Could Digital Documentation Become a Profitable Business in Egypt?

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Over the past two years since Egypt ousted Mubarak, several initiatives in Egypt have attempted to document the revolution's history on digital platforms, to facilitate public access to the available trove of digital documentation.

Reflecting the mediums of modern citizen reporting, these platforms combine data from mobile phones, tablets, mini-flip cameras, SLR cameras and computers; tens of thousands of photos, videos and testimonials of various incidents have also been collected from Facebook, Twitter, and personal blogs since 2011. 

Archiving the Revolution 

Before the revolution, the process of digitizing local media had already begun, most famously with The Memory of Modern Egypt, a national digital archive launched by the Bibliotheca Alexandrina, in partnership with the International School of Information Science, which is working to scan and digitize its massive collection of documents, speeches, photographs, movies, audio, maps, books, essays, news, covers, currency, medals, stamps and advertisements. The Egyptian National Library and Archives has also worked to digitize its manuscripts and documents to provide universal access.   

Yet the Egyptian revolution presents a new kind of opportunity for documenting crowdsourced information, and several initiatives have cropped up since the revolution to offer different perspectives.

  • One that launched in February 2011, directly after the revolution, is the American University of Cairo's  “University on Tahrir Square: Documenting the Egyptian Revolution in the 21st century," through which university archivists are compiling information from a variety of online sources.
     
  • Another is “18 Days in Egypt," a group storytelling platform which launched in January 2012, after the one-year anniversary of the revolution, to document the 18 Days of the revolution leading to the overthrow of Mubarak. 
     
  • Qomra is another platform, driven by Egyptian youth, that aims to make political and cultural content from the revolution widely available with a crowdsourced, Wikipedia-style approach, in which users submit entries and then also vet mistakes.  
     
  • Lastly, Qamous Althawrah is a printed dictionary of the vocabulary used on the streets during the revolution, indexing sepcific words like, "tha-er" (rebel) and "baltaji" (a word for the thugs hired to beat revolutionaries).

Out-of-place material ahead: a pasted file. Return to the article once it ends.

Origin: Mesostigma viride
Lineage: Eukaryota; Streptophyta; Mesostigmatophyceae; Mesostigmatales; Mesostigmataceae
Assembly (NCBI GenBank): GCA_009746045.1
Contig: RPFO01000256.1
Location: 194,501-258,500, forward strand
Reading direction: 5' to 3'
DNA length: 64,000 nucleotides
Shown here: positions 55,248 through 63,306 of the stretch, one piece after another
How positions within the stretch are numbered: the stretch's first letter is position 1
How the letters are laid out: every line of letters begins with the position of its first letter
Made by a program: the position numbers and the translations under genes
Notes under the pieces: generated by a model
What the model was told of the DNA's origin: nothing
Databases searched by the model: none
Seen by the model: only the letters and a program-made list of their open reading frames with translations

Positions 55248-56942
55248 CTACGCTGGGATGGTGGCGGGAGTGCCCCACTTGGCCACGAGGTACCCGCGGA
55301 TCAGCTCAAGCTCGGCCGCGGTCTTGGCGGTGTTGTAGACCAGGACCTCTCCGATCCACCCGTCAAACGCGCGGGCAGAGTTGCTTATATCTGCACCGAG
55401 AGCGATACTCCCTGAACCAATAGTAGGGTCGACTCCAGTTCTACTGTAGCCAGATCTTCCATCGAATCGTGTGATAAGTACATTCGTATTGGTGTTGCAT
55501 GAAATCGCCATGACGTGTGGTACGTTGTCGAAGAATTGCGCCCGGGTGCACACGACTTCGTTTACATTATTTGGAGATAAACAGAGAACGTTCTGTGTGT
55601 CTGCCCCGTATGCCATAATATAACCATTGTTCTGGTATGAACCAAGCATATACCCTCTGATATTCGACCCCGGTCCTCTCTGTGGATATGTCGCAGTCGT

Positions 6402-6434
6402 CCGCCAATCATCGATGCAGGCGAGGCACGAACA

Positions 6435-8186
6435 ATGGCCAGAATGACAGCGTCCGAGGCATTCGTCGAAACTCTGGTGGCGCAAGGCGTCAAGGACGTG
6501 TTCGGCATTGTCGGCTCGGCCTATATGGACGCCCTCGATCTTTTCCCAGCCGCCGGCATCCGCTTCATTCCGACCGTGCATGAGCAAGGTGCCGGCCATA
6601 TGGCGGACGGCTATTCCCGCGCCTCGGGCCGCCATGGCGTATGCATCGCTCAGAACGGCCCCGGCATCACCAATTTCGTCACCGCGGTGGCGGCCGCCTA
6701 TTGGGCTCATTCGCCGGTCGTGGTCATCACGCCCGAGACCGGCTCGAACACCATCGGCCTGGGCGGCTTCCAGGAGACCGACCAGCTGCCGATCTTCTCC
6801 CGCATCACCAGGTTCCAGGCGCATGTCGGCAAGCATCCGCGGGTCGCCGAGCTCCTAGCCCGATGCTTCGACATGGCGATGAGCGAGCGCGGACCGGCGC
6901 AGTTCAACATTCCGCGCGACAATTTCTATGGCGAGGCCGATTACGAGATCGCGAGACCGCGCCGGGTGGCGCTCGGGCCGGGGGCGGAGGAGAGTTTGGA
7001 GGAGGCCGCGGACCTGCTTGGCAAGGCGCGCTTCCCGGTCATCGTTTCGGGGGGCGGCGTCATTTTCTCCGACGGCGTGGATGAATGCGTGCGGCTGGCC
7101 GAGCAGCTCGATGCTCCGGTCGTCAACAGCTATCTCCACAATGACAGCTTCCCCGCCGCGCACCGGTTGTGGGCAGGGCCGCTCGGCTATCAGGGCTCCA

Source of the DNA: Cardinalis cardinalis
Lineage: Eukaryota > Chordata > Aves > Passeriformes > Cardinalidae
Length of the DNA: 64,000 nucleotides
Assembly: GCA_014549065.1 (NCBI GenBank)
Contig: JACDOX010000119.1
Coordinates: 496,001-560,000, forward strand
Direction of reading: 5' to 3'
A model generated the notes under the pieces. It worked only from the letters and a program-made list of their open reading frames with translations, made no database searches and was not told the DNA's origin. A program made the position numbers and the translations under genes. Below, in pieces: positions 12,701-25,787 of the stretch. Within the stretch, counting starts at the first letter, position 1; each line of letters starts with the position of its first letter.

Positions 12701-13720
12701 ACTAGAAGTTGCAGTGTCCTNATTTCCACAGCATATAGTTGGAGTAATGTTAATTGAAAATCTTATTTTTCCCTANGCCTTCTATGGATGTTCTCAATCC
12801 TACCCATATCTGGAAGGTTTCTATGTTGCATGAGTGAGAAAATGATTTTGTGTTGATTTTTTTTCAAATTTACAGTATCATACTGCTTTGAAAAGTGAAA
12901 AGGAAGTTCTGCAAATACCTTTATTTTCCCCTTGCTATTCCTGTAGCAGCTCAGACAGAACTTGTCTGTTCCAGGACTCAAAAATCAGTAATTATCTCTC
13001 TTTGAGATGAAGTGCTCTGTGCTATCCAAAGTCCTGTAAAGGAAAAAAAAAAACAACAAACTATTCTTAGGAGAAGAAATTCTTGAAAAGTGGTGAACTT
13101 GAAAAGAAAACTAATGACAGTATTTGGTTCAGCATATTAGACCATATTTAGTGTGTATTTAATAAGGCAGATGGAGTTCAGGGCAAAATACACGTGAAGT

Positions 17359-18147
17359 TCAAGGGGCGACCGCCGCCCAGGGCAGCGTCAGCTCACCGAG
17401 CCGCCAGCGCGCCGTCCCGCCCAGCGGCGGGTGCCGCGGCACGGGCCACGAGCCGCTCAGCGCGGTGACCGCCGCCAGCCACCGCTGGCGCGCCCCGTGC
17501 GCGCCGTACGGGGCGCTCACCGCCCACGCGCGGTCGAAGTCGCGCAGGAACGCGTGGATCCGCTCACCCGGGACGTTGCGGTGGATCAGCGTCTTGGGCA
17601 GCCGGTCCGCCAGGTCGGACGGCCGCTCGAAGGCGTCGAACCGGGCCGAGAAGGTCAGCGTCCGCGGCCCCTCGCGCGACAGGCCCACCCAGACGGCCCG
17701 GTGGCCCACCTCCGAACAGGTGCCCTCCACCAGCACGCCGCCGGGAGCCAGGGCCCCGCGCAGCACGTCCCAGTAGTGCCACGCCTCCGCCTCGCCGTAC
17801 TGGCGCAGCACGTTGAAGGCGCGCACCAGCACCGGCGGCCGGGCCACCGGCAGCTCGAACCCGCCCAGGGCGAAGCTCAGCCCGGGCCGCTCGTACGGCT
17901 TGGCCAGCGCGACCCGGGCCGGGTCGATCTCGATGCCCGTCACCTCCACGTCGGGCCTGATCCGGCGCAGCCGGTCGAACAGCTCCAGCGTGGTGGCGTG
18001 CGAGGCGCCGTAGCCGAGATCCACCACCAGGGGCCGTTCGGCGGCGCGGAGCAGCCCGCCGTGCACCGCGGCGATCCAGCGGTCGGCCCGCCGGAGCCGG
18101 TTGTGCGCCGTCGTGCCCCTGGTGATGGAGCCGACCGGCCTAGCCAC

Where is the Business? 

A common characteristic of all these initiatives is that they are non-profit, relying entirely on financial grants. They beg the question, is it impossible to turn a profit in the field of digital archiving, or are the owners of these initiatives not aiming to create a new entrepreneurial sector?  

According to Mohammad Abou El Foutouh, the founder of Qomra, the startup plans to also offer its crowdsourced platform to commercial entities in sports and industrial fields that do not yet have an archive, for a fee.

One of the diffculties with this, however, is that with an entirely crowdsourced model, he can't guarantee the accuracy of the information. "This is true," he replies, "but we don’t want to exert censorship and trigger a debate between disagreeing readers; that’s why we leave the judgment to the audience.”        

Khaled Bermawi, an independent journalist and media consultant, points out that these tech companies own the only platforms that might be able to monetize this crowdsourced content, through a paywall or via ads.  

"A smart next step would be partnering with telecom companies and service providers, as content consumption on mobile phones is accelerating. The growth in this emerging sector might allow content companies to find a better negotiating position."             

Qomra has already developed software that generates a QR code for each archived page; the team then distributes posters with QR codes in downtown Cairo to invite the public to contribute to their archive. They also give training sessions on electronic archiving, mobile media, social media management and other fields, which could be monetized.

For now, Abou El Foutouh is continuing to reach out to parties that can fund the project, which is relatively small scale as it stands; since it's run by the crowd, it doesn't currently need employees, he says. Yet if he's successful, and is able to generate momentum and build a userbase, he may want to take a long-term view and consider creating revenue; after all, self-sustainability is part of the ethos of the revolution.  

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